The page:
Topics: Scientific method, Political philosophy, Philosophy Pages: 1 (485 words) Published: May 5, 2015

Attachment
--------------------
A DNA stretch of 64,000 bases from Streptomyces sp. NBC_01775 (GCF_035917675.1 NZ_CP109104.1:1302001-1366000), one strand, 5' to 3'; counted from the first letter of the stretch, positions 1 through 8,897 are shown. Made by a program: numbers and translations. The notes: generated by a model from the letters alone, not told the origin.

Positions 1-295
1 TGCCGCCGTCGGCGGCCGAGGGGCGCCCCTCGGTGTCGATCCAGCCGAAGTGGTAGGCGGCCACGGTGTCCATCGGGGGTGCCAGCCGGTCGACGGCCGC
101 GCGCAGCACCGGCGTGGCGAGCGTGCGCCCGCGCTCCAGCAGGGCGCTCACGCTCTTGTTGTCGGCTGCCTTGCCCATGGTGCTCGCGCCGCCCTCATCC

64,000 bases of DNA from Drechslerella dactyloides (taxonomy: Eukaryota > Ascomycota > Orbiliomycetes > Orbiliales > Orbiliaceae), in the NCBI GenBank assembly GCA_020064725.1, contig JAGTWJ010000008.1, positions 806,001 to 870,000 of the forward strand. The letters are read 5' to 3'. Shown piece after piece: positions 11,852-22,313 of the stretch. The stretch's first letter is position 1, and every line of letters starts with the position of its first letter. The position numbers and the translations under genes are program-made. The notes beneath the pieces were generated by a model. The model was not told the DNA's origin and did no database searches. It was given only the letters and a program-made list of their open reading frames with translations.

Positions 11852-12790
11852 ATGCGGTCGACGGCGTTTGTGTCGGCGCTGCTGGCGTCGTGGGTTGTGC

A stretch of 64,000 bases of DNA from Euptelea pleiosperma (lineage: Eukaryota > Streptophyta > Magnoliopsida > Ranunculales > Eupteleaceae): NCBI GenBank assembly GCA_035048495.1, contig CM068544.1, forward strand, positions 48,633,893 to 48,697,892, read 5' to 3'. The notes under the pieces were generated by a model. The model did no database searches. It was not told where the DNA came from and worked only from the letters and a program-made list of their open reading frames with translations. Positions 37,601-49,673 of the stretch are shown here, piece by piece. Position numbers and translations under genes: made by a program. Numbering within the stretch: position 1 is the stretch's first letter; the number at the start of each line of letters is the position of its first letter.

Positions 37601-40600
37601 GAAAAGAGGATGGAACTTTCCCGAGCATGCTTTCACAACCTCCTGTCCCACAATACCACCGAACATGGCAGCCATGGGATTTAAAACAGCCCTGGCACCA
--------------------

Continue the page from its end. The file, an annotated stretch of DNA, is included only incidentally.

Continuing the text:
Plato, student of Socrates, and Aristotle, student of Plato, two of the most influential philosophers to have ever walked the earth, take two completely different approaches whilst talking about the formation of city states and epistemology itself. Plato primarily defined the nature of things in theoretical terms through metaphysics, in contrast to actual terms. Thus by looking to the 'higher forms' he aimed to explain the function of existing knowledge and understandings in the search for the 'absolute truth'. On the other hand Aristotle was more concerned with the actual physical features of nature, for the most part the Natural Sciences. Their different approaches regarding the nature of man, both Plato and Aristotle sought to explain the relationship between the individual and society and furthermore the requirement of government to uphold order and stability. Plato's contributions to science, as that of most other Greek philosophers, were dwarfed by Aristotle's. Plato did write about mathematics, geometry, and physics, but his work was more exploratory in concept than actually applicable. Some of his writings touch on biology and astronomy, but few of his efforts truly expanded the body of knowledge at the time. On the other hand, Aristotle, among a few others, is considered to be one of the first true scientists. He created an early version of the scientific method to observe the universe and draw conclusions based on his observations. Though his method has been modified over time, the general process remains the same. He contributed new concepts in math, physics and geometry, though much of his work was basically extensions or explanations of emerging ideas rather than insights. Plato felt that the individual should subsume his or her interests to that of society in order to achieve a perfect from of government. His Republic described a utopian society where each of the three classes (philosophers, warriors, and workers) had its role, and governance was...
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